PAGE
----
A quality report has rated the Five Boroughs Partnership NHS Foundation Trust (FBPFT) in the North West of England as ‘requires improvement.’ The FBPFT provides mental health and learning disability services across Merseyside, Greater Manchester and Cheshire.
The Foundation Trusts are different to normal NHS trusts as they are accountable to local people, who can become governors and members. They also have the freedom to decide locally, how they meet their obligations. The NHS states that they are still accountable to parliament, despite these freedoms, in order to maintain national standards.
The report, carried out by the Care Quality Commission (CQC), identified that the most pressing issue was with its governance system, which had impacted on a lack of formal strategy and framework for delivering care in the North West.
A lack of consistency of care across the services was also identified by the CQC. It appeared that staff were not responding to incidents and complaints, meaning it was likely that the problem would reoccur.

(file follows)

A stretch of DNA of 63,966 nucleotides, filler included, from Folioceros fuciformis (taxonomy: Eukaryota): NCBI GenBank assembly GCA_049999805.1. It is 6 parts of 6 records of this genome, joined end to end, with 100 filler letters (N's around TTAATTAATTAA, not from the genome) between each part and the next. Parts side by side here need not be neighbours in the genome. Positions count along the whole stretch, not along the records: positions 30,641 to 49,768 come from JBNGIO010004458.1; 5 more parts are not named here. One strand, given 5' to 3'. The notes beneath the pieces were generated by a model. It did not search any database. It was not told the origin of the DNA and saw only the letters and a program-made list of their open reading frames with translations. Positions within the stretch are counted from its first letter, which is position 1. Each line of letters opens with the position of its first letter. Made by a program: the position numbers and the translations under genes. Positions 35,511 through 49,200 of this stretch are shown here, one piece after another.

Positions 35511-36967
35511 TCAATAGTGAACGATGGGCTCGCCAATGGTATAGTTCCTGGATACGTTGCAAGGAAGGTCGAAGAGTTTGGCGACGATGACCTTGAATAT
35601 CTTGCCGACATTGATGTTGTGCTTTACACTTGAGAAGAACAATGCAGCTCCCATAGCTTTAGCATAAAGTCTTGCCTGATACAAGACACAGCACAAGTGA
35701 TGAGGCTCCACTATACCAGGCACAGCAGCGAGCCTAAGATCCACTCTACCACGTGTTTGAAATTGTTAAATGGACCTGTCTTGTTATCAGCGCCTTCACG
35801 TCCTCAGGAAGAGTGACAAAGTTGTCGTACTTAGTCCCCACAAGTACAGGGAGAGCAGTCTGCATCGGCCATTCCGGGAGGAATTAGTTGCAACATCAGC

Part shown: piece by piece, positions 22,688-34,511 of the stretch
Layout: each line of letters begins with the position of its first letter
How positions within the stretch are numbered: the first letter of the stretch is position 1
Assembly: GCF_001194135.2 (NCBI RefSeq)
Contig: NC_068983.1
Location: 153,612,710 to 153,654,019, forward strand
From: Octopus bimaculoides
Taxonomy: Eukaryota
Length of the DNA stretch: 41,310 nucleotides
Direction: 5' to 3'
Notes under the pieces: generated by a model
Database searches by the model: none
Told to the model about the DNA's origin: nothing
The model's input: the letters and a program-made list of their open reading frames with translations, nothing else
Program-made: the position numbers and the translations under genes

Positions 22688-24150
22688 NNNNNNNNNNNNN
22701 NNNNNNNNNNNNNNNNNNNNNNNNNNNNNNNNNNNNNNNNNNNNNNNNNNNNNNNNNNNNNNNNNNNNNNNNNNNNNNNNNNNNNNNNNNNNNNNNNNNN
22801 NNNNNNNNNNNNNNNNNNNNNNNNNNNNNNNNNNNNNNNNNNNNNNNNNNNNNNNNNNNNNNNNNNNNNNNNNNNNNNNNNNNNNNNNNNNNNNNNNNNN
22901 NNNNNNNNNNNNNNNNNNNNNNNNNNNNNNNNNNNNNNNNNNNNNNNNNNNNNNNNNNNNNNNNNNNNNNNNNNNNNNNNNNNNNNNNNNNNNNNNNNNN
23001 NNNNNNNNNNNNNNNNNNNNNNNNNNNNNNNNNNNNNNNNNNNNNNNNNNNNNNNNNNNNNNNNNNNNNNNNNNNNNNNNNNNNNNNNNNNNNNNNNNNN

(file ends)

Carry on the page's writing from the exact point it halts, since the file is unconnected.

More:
The report noted that the trust had made efforts to solve this culture of apathy throughout the services. However, these attempts were still yet to create a new ethos that was truly embedded throughout the services.
Despite these shortcomings, Dr. Paul Lelliott, the Deputy Chief Inspector of Hospitals (and CQC lead for mental health) said:
‘The trust was doing some things very well. The trust had a high level of incident reporting, demonstrating transparency… Overall we rated nine out of ten of the core services as good and the forensic service rated as requires improvement.’
The report acknowledged the value of the trusts work with the community to promote “positive attitudes towards people living with mental health needs”. Dr Lelliott contended that the commitment of the trust to reducing the stigma of mental health would have a significant impact on people in the North West having to deal with mental issues, from students to the elderly.
The commitment and passion of many of the staff to provide good care was also recognised by the CQC, particularly the numerous ways in which some of the staff encouraged the patient and carers to be involved in the organisation and running of the trust.
The FBPFT responded to the report saying that ‘action plans’ were in place to tackle the inadequacies identified by the CQC.